# Linear model with and without intercept [duplicate]

This question is based on Everitt et al. (A Handbook of Statistical Analyses Using R) and I am trying to answer these questions:

1. Load the Default dataset from ISLR library. The dataset contains information on ten thousand customers. The aim here is to predict which customers will default on their credit card debt. It is a four-dimensional dataset with 10000 observations. The question of interest is to predict individuals who will default . We want to examine how each predictor variable is related to the response (default). Do the following on this dataset:

a) Perform descriptive analysis on the dataset to have an insight. Use summaries and appropriate exploratory graphics to answer the question of interest.

b) Use R to build a logistic regression model.

c) Discuss your result. Which predictor variables were important? Are there interactions?

However, I am more interested in understanding when one should use -1 and the relevance of excluding intercept in a model. Here is the data summary:

# Set up data
data("Default", package = "ISLR")

#create default binary
default_binary     <-
ifelse(regexpr('Yes', Default$$default) == -1, 0, 1) dflt_str <- ifelse(regexpr('Yes', Default$$default) == -1,
"Not Defaulted",
"Defaulted")

stdn     <- ifelse(regexpr('Yes', Default$$student) == -1, 0, 1) stdn_str <- ifelse(regexpr('Yes', Default$$student) == -1, "Not-Student", "Student")

blnc <- Default$$balance incm <- Default$$income

df <-
data.frame(default_binary, dflt_str, stdn, stdn_str, blnc, incm)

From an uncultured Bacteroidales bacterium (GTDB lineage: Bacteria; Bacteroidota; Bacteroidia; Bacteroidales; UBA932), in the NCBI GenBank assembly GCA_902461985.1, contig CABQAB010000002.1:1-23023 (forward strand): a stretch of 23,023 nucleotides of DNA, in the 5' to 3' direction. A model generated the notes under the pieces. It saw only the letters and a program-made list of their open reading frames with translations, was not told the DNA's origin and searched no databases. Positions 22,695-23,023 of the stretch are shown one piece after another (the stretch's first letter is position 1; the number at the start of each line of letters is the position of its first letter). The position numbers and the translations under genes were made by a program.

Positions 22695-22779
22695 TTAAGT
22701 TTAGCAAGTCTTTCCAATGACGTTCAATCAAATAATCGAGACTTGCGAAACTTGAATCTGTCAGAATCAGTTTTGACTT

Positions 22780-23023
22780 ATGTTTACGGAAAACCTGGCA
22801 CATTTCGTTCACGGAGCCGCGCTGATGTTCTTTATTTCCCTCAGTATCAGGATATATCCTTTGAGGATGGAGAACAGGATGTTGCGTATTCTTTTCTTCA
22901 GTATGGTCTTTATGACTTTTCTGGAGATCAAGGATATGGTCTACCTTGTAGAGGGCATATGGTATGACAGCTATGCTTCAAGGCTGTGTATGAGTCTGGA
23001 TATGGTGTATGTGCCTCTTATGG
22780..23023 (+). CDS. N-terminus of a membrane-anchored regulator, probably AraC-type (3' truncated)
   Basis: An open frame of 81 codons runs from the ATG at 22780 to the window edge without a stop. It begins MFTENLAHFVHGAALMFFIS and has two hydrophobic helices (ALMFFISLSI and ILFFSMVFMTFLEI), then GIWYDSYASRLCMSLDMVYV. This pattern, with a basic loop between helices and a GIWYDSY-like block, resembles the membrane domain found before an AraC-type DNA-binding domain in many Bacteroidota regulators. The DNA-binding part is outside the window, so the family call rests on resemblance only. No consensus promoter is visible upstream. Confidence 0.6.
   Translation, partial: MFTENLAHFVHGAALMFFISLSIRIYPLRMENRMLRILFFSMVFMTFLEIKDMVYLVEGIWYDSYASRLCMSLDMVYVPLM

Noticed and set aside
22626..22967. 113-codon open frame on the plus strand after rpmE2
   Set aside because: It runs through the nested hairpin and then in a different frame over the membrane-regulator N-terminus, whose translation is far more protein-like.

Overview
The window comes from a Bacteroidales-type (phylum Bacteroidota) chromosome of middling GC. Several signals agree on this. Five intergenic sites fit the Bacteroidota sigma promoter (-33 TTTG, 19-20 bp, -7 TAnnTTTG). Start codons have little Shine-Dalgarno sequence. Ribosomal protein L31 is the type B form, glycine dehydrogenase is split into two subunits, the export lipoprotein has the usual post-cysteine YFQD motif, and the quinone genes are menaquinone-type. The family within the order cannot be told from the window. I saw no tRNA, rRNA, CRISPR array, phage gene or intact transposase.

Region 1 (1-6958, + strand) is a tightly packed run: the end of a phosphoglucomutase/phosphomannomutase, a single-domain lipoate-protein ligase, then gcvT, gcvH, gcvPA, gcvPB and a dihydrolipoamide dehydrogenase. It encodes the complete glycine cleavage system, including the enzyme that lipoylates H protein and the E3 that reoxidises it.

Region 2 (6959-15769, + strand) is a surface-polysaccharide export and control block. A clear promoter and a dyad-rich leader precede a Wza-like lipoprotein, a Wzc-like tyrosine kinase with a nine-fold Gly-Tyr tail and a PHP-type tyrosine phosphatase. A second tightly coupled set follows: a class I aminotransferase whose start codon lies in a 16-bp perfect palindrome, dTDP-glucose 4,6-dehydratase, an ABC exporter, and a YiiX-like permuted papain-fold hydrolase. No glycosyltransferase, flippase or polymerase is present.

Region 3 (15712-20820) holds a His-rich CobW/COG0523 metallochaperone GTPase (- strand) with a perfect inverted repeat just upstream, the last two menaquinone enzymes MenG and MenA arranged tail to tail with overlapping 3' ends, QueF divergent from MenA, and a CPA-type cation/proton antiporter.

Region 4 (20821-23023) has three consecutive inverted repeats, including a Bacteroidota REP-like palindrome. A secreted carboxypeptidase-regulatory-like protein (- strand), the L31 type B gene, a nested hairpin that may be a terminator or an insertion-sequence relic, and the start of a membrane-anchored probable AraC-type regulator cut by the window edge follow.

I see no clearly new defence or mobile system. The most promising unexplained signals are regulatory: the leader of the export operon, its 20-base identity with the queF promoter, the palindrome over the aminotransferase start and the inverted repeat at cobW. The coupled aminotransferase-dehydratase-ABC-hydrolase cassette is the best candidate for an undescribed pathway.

# with intercept
fm0 <- default_binary ~ stdn + blnc + incm
# no intercept as indicated by -1
fm1 <- default_binary~-1+stdn+blnc+incm
regression_model_without_minus_1 <- glm(fm0, family = binomial())
regression_model_with_minus_1 <- glm(fm1, family = binomial())

and for summary of the model, I get:

Can someone please explain me the difference between results with -1 and without -1 in these models with merits and drawbacks. Thanks for helping me!

• "the difference", "merits and drawbacks". These things hinge crucially on the interpretation of your results in terms of real-life things. What are you modeling? The intercept is simply what you expect $y$ to be when $x=0$. If you have some a priori info that constrains this, you can use it in your model by basically just not modeling the intercept. However, any a priori info involves knowledge about the world and the real-life context of the problem.
– Him
Sep 17, 2019 at 18:53
• @Scott I am trying to understand when one should use -1 and the relevance of excluding intercept in a model.
– MAPK
Sep 17, 2019 at 18:55
• Exactly. Your question does not include sufficient information to determine whether one should model the intercept or not, any more than it contains sufficient information as to whether you should even be modeling with a linear model or a spherical one. You should model the intercept when it makes sense from the context of the problem to model the intercept. Without any context, your question has only one answer: ¯\_(ツ)_/¯
– Him
Sep 17, 2019 at 18:58
• @Scott Please see my updated question.
– MAPK
Sep 17, 2019 at 19:04